Acrimony is a word that sounds as bitter as it means. Maybe it’s the “cr-” sound that reminds me of words like cruel, crumple, cranky, etc. It’s a word I don’t like to use very often due to its negativity, but it remains a potent choice that can convey powerful images if used right. In this piece, I was really looking to build atmosphere off the meaning of this word. I hope you enjoy. Now, on to Carmine Stains on Coffee Cups.
Carmine Stains on Coffee Cups
Acrimony (n): Bitterness or ill feeling.
She applied the crimson lipstick with shaking hands, smacking her lips together a few times so the color would spread evenly.
The carmine hue outlined an almost perpetual frown.
Walking to the kitchen, she filled herself a mug of cold, leftover coffee and took a half-hearted bite out of a stale piece of toast.
The creak of the stairs overturned a wave of simmering fury, but it quickly receded in the face of pure exhaustion.
Yesterday, she was angry.
Today, she was done.
Done with him.
Done with everything.
Taking a sip of coffee, she sank into the frigid acidity of bitter misery.
The crimson stain on the coffee cup edge reminded her of…
His face poked out from the edge of the doorway. Judging from the vermilion and saffron splatters on his cheek, he had been painting. Noticing her sitting at the table, cradling her coffee mug, he grimaced. He lingered in the space between the kitchen and hallway trying to decide where to go.
“You can come in,” she scoffed, taking another sip of liquid darkness.
Sighing, he gingerly stepped into the kitchen and dumped out the old pitcher of coffee. He looked at her every so often as he started brewing the new pot, his eyes brimming with unspoken words. The dark bags under his eyes nearly garnered him some shred of sympathy.
She guessed he hadn’t been sleeping either.
They sat in silence.
He balanced a cigar in his hand with a mug of coffee, the tip dragging along the air, leaving behind a contrail of sooty vapors.
He had started smoking again. Other than that and the sporadic bouts of insomnia they shared, there had been no difference in his behavior.
He had remained absent as always, hiding away in that sad excuse for a studio.
And if she wasn’t careful, she was going to start yelling again.
He had offered her a fresh conciliatory cup, but she hadn’t accepted it.
Maybe she should have.
She looked up at him noting the tired, weary lines etched onto his face and the silver hairs that had sprouted over the course of these last few months.
Her husband blew at the puffs of steam rising from his mug. “You know…” he commented, his voice turning soft, like it always did when he mentioned her. “She never did like coffee.”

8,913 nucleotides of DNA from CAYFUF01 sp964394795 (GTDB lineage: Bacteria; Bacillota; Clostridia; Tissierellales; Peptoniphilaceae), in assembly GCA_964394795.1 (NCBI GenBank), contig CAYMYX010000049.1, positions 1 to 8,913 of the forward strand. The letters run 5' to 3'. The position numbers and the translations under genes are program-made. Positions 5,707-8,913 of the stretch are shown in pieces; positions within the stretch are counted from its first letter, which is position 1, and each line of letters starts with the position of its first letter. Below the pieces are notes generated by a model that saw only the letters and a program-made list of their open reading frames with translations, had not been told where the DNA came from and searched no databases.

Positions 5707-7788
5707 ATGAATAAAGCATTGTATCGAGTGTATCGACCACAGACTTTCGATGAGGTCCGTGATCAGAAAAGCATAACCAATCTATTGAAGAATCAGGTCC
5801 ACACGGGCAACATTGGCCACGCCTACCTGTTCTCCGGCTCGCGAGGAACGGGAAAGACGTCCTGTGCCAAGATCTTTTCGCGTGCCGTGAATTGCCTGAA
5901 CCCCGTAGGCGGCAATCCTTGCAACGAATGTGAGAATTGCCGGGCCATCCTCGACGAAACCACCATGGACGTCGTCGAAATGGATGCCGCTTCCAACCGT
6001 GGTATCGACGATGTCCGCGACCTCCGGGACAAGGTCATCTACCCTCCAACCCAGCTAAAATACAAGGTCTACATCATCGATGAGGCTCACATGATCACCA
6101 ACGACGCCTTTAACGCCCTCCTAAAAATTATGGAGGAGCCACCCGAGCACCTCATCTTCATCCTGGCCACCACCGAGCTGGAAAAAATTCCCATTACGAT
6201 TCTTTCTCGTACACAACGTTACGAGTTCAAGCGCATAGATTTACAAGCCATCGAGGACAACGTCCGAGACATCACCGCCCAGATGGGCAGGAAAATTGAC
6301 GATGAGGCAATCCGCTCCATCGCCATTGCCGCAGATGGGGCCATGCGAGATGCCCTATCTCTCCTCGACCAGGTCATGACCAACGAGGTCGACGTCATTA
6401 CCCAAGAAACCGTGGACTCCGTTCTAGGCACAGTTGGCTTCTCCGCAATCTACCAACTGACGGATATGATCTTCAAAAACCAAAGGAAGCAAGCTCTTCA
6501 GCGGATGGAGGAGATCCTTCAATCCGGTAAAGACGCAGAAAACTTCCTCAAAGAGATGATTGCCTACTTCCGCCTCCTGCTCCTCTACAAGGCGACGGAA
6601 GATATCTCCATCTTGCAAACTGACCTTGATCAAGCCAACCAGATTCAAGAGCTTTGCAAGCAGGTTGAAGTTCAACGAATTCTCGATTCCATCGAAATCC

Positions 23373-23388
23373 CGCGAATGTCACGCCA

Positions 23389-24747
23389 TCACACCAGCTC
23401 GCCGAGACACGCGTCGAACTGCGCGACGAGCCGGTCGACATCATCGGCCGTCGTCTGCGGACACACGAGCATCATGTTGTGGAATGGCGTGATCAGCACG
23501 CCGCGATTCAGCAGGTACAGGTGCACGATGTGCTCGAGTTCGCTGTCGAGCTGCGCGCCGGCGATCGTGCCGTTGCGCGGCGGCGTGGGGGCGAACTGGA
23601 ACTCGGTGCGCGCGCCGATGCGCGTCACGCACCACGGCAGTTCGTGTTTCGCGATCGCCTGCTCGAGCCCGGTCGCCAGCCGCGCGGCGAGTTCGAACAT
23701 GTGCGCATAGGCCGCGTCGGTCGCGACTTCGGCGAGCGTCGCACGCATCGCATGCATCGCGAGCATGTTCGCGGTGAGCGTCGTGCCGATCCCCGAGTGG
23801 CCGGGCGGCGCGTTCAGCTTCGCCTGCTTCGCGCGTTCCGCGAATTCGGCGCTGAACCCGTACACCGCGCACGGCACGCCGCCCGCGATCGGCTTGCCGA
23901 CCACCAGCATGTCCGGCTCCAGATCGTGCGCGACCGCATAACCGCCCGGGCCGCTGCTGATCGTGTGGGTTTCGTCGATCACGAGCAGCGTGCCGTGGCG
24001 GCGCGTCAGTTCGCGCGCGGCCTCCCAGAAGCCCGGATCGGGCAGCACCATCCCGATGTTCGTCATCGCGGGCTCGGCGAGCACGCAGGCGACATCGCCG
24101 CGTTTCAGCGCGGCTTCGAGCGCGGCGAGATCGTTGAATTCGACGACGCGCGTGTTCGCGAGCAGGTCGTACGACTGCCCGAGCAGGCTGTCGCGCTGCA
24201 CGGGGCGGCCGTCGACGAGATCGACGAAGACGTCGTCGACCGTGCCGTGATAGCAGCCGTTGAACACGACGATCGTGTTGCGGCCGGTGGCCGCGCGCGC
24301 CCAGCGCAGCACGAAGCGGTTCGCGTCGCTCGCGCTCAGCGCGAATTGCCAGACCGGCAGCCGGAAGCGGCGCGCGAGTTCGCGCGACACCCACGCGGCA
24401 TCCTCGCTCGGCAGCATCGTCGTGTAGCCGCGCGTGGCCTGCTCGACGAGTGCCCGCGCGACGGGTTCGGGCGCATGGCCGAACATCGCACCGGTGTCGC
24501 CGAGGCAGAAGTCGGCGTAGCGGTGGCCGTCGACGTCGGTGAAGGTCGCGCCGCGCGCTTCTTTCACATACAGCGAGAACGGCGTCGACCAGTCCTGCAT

His eyes were drifting again. Dreamer’s eyes, she had called them when she was young and stupid.
“Stop,” she whispered squeezing her mug.
“She always said that it was way too bitter for her, and she preferred hot chocolate…”
“I said stop,” she insisted, her voice shaking.
“The only time she could drink it was when she wanted to show off how grown-up she was. She had to have it with 6 spoonfuls of sugar and a half glassful of milk, and then—”
“Goddammit, Jin! I said stop!” Tori screamed, her face crumpling as she swallowed down an ugly, shuddering sob.
The sound of his voice immediately cut off, though his lips floundered a bit longer, unsure of what words to say next.
She stood up.
“I have to go to work,” she whispered, setting the chipped coffee mug into the sink and perfunctorily filling it up with water. “Don’t wait up for me.”
She stepped towards the door, picking up her sleek black briefcase.
She stopped moving though she did not turn towards him.
“Tori, I’m sorry.” His voice broke off and he had to start again. “I’m… sorry. I know… I know it was my fault… and it… it kills me everyday… but please… I… I need you right now. We can’t get through this alone…” His voice was wrought with emotion. “Will… you ever be able to… ever forgive me… for what happened?”
Tori couldn’t bear the thought of turning towards him and revealing her dripping face. She couldn’t bear the thought of telling him that she needed him too.
She wished that she could wake up one day and realize it was just a nightmare. She wished it wouldn’t hurt so much— so that it wouldn’t feel as though she was being stabbed over and over again— so that it wouldn’t feel as though her heart had fragmented into millions of tiny shards that were impaling her lungs— so she wasn’t drowning in her own tears every moment of every day.
There was a horrible aching on the inside. Like she had lost a piece of herself.
In a way, she had.
So she couldn’t bear the thought of forgiving him.
Because forgiving him meant moving on, and she wasn’t ready for that.
She would never be ready for that.
So she didn’t turn around. She kept walking.
The crimson stain of her lipstick reminded her of blood.
Madder red flowers bloomed at the edges of her vision, until she was swallowed up by pure, all-consuming rage.
It was easier to blame him. To ignore the urge to cry with him and mourn together and then get on with things like it had never happened. She hated him. So much that it hurt. (Or was that just her bleeding, breaking heart?)
She laughed, a sound as bitter as the coffee she had unwillingly swallowed earlier.
“If sorry was good enough, there wouldn’t be a need for Hell.”